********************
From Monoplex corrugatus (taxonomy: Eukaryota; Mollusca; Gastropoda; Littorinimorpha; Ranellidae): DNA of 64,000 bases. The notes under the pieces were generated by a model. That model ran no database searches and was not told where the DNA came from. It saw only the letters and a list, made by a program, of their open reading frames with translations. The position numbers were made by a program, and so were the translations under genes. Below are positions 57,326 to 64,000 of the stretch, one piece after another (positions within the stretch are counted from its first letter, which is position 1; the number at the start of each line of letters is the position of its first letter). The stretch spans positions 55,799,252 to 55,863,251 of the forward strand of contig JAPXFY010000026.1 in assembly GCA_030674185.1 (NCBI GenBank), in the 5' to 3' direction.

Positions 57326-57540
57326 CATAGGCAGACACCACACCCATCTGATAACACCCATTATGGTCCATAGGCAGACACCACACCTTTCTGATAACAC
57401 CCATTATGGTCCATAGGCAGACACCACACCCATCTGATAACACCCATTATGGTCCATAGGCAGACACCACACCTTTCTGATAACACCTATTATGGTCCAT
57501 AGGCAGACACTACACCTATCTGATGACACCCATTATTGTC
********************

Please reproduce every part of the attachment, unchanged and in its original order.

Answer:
From Monoplex corrugatus (taxonomy: Eukaryota; Mollusca; Gastropoda; Littorinimorpha; Ranellidae): DNA of 64,000 bases. The notes under the pieces were generated by a model. That model ran no database searches and was not told where the DNA came from. It saw only the letters and a list, made by a program, of their open reading frames with translations. The position numbers were made by a program, and so were the translations under genes. Below are positions 57,326 to 64,000 of the stretch, one piece after another (positions within the stretch are counted from its first letter, which is position 1; the number at the start of each line of letters is the position of its first letter). The stretch spans positions 55,799,252 to 55,863,251 of the forward strand of contig JAPXFY010000026.1 in assembly GCA_030674185.1 (NCBI GenBank), in the 5' to 3' direction.

Positions 57326-57540
57326 CATAGGCAGACACCACACCCATCTGATAACACCCATTATGGTCCATAGGCAGACACCACACCTTTCTGATAACAC
57401 CCATTATGGTCCATAGGCAGACACCACACCCATCTGATAACACCCATTATGGTCCATAGGCAGACACCACACCTTTCTGATAACACCTATTATGGTCCAT
57501 AGGCAGACACTACACCTATCTGATGACACCCATTATTGTC